…it wouldn’t be a bad idea. …locate some bureaucracies in the dodgy parts of cities such as Detroit. Especially departments such as HUD and HHS since they helped cause the economic misery in inner cities. And the Department of Education could be placed somewhere like Newark where government-run schools are such awful failures.

But I concluded it would be a bad idea.

Shouldn’t we focus on shutting down counterproductive bureaucracies rather than moving them? …If we move bureaucracies (whether they are necessary ones or useless ones), does that create the risk of giving other parts of the nation a “public-choice” incentive to lobby for big government since they’ll be recipients of federal largesse? Will we simply get duplication, meaning a new bureaucracy somewhere in America without ever really getting rid of the original bureaucracy in Washington, DC?

So I’m siding with Mr. Crews over Mr. Wanzek.

P.S. I’ve already identified bureaucracies that should be terminated.

Looking at this list, it reminds me that I need to make the case for the abolition of some other bureaucracies.

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The Bureaucrat Hall of Fame recognizes government employees who go above and beyond the call of duty in terms of getting over-paid or being under-worked.

Or both.

Adding insult to injury, many recipients of this award are employed by bureaucracies that shouldn’t even exist.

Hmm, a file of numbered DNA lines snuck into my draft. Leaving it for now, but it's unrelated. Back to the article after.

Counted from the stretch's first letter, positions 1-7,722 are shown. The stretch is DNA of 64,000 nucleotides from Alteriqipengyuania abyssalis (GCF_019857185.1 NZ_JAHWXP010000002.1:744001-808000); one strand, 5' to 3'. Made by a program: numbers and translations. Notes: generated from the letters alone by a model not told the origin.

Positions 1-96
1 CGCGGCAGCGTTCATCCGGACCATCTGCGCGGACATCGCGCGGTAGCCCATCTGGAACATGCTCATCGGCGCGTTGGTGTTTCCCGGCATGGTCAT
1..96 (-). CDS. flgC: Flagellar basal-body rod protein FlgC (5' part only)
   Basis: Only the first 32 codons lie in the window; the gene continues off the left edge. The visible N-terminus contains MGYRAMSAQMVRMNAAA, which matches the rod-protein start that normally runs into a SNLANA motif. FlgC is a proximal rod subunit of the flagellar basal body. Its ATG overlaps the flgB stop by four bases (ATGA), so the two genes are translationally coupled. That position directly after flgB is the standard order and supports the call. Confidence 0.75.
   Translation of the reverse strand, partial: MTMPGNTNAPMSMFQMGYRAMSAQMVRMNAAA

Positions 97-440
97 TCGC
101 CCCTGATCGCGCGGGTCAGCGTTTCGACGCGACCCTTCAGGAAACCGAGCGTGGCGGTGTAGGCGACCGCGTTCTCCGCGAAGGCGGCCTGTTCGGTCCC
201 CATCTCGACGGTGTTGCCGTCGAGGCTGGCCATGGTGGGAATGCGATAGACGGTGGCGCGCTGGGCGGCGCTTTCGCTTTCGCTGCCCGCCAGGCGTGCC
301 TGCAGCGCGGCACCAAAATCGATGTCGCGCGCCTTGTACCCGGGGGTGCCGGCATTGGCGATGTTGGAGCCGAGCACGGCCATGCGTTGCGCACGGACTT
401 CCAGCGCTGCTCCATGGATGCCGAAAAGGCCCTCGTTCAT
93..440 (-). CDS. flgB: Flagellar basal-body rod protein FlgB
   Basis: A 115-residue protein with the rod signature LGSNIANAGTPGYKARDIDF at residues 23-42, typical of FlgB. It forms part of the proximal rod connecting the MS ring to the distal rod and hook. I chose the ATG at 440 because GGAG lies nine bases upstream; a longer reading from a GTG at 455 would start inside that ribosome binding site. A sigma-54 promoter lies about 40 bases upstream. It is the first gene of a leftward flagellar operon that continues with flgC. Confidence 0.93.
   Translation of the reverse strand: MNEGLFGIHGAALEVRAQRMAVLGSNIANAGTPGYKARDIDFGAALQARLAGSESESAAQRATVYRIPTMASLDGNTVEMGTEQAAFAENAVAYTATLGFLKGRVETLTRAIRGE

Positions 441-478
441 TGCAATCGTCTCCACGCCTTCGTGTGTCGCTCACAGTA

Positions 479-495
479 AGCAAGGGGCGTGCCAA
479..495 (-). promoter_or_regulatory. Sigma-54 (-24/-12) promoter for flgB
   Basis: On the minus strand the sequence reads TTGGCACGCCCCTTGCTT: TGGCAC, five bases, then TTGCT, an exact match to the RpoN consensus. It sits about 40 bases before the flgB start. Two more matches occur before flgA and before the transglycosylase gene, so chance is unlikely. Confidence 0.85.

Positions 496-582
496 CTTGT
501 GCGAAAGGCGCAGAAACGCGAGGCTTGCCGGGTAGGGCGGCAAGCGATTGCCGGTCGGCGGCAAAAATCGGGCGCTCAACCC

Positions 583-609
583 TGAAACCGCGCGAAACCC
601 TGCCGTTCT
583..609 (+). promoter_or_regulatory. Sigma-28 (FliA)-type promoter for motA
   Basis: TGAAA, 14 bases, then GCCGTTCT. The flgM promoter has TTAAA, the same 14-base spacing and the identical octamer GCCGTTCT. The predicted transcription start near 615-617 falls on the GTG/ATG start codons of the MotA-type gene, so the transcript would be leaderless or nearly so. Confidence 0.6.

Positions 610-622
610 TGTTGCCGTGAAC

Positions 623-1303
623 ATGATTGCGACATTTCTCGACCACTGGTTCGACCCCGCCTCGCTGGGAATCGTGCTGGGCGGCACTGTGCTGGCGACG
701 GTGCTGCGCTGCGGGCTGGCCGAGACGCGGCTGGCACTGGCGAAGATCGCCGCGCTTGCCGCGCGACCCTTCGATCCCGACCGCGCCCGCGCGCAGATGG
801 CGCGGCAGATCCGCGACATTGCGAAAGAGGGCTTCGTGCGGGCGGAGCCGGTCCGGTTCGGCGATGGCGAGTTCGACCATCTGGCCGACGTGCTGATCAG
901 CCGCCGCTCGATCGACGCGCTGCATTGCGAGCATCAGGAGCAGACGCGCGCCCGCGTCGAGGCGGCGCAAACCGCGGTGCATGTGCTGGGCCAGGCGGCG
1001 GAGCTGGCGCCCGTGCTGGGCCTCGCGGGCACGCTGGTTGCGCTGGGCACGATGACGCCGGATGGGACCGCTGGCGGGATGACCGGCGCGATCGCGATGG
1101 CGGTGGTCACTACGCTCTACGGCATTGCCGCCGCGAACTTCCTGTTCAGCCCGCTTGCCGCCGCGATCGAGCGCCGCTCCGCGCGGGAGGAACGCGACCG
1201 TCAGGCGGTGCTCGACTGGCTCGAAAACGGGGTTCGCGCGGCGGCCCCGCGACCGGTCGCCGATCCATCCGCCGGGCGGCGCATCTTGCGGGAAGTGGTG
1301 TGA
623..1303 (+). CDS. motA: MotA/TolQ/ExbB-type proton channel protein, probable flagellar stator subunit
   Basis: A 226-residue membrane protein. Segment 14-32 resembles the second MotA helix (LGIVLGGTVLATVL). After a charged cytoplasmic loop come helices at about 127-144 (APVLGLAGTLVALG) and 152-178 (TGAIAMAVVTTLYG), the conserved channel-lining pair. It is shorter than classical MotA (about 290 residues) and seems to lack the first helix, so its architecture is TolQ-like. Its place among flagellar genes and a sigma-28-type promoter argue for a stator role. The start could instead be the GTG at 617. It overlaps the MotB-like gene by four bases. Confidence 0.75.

Today we’re going to look at the Oakland police department, which is a part of the government that presumably should exist (though Camden, NJ, shows that maybe we shouldn’t make that assumption).

The Oakland PD is notorious for being over-compensated, but one cop stands out.

Eric Boehm of Reason has the sordid details.

When Oakland, California, police officers are needed at Golden State Warriors basketball games and other special events, Malcolm Miller is the officer in charge of making those assignments. Often, he assigns himself. As a result, Miller has become one of the highest paid officers in the department. He’s earned nearly $2.5 million over the past five years—most of it overtime pay—according to data collected by Transparent California, a watchdog group.

What a scam.

It’s highly likely that Mr. Miller is a basketball fan, so he’s figured out a great racket.

He basically gets a big pile of money for going to the games.

He and his colleagues are making out like bandits.

…he’s hardly the only officer to take advantage of poor oversight and a general lack of accountability. According to the audit, 217 officers worked roughly 520 hours of overtime last year, helping to cost the department more than $30 million in overtime pay—about twice as much as had been budgeted. Over the past four years, overtime expenditures have ranged from $28 million to $31 million. Proper documentation of overtime work was lacking in 83 percent of cases, the auditors found.

Though Officer Miller might not be the worst of the group.

One officer was paid for more than 2,600 hours of overtime—equal to 108 days of round-the-clock work—in just a single year.

So how do cops get away with this scam?

Simple, they make sure to negotiate contracts that have sweetheart provisions that they can exploit.

And why does Oakland agree to such contracts?

Well, as Michael Ramirez illustrated, bureaucrat unions give lots of money to state and local politicians, and those politicians then conspire with the unions to give them contracts with the sweetheart provisions.